If I'm wrong, what does it matter to the likes of Christopher Hitchens and Richard Dawkins? Really. Are these guys the summit of human intelligence? Are they clairvoyant that they can look into the universe and see that there is not anything that is beyond their understanding. Religion of the sort that has not been corrupted, looks at the universe and says, "Whoa, that's a lot bigger than I can get my brain around." And we stand in awe of that, knowing we're not such big bugs in the vasty universe after all.

For some reason we are designed to wonder after the infinite - to search for something or some being who exists beyond food-gathering and sex. We look for meaning.

God, while we cannot begin to explain Him, does help us to make sense of it all and human beings so badly want to make sense of it all. Perhaps that's in our design for a reason. I find in that evidence of God. I do not demand that anyone believe or do anything as a result of my belief. Believe. Don't believe.

God, I believe, gave us free will - took a chance that all the trouble that would cause would be worth it in the long run.
It would take a God who lives outside the stream of time to appreciate what sacrifices might need to be made to safely turn loose a creature with free will in the universe. Otherwise you'd get Klingons, the Borg and all manner of evil guys running around from planet to planet murdering and enslaving others just like in the sci-fi novels.

What kind of crappy universe would that be?

Just one man's opinion.

© 2014 by Tom King

Tuesday, March 25, 2014

Back Seat Solutions and the End of America

©  by Tom King

The Apartheid Solution to the Back Seat Unrest Dilemma
Remember when you were a kid and you went on one of those long rides with your parents. You were stuck for hours in the back seat with your brother or sister (or both in my case). Remember what happened when you ran out of things to do back there? Inevitably, one of you began to do the favorite thing that bored kids in the back seat of a 1963 Rambler do. One child always starts poking the others because it is vastly entertaining to hear them squawk. Next comes your sister going, "Mama, he's touching me!"And as the unrest in the back seat escalates, one of several things happen.

In one response scenario, the wise mother and seasoned-traveler-with-children pulls out her magic bag, tells the back seat bully to cut it out if he knows what's good for him and gives each child his or her choice of new somethings-to-do from the bag. With something new to keep their attention, soon everybody is busy and quiet again. The wise Mom smiles and settles back to enjoy the ride, knowing she's got more stuff in her bag and can keep the youngsters entertained for the whole trip. Notice that she gave each child a choice from the bag rather than arbitrarily assigned them a toy of her choice. Remember this. It will be on the quiz.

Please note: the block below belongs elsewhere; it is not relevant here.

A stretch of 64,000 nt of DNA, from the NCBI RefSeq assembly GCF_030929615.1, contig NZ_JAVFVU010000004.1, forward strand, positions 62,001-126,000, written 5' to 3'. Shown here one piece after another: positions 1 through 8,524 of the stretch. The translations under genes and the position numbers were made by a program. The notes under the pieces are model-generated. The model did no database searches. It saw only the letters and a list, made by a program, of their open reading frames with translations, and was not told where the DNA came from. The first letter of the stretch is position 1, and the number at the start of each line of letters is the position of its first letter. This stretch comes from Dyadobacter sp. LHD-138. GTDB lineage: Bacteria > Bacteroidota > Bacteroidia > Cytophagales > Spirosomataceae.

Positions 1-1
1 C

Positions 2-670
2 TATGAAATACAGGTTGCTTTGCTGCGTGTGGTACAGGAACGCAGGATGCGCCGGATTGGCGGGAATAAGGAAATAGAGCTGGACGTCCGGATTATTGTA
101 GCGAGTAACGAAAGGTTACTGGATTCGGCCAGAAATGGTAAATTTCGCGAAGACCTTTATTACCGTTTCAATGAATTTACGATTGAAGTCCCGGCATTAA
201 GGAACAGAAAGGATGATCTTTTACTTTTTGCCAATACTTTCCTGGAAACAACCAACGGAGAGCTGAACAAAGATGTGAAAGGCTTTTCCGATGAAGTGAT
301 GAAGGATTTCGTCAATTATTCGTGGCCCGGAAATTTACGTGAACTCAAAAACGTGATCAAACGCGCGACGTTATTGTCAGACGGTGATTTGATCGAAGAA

In the alternative response scenario, the ill-prepared mother turns around and tells the children, "Stop it!" The ensuing quietness lasts maybe 30 seconds if she looks sufficiently stern. Then, because sitting still is not a natural state for a human child, someone starts poking someone again. Invariably, the persecuted child demands, "Mama make him stop!"

The first response to the alternative response scenario is an escalation of the mother shouting tactic. "Do you want me to stop this car?" She asks. This is a stupid question because if she did stop the car, at least that would be something new. When this response fails to elicit a terrified spate of obedience, she issues alternative response scenario first response, part 2, "Don't make me turn this car around!" When this doesn't work, because this tells the children they have the ability to make mom do something and what child can resist that power, we quickly move on to...

The final response scenario: Mom actually stops the car (hey, it works). She gets out, drags the kids out alongside the road and commences to whip them till they squeal, or, more likely, she gets Dad to do it because his arm is stronger. Then everyone gets back in the car and drives on with much snuffling coming from the back seat. The snuffling continues until someone gets bored again, stops snuffling and begins poking someone else and then the cycle repeats.

"Now, of course," you say, secure in the knowledge that Doctor Spock has taught us better parenting skills than that, "Nobody these days would do anything that barbaric."  Yeah? Well I bet I'd win a lot of money on that wager.

What an angry mama looks like!
Now lets look at the progress of civilization juxtaposed against the back seat scenario. The country grows, reaches the limits of its borders and settles down to become more and more crowded. As the frontiers disappear and there are ever fewer new horizons to explore and conquer, the natives settle down and get restless as natives are wont to do when they're all piled cheek by jowl in the back seats that are modern cities.

Someone starts poking someone else. Maybe someone's not being "fair". Someone's picking on or exploiting someone else.  Inevitably, these restless souls appeal to the one entity they perceive as everybody's "Mama" - the bureaucrat-soaked, unimaginative, busy-driving-the-country-into-the-ground-for-its-own-purposes, government.

The government generally reacts in one of two ways just as the Mom driving the car does. Like Mom, the government is busy driving the car or telling the people who are driving the car how to drive it. She does not want to be bothered by the noisy children in the back seat (who are not driving the car).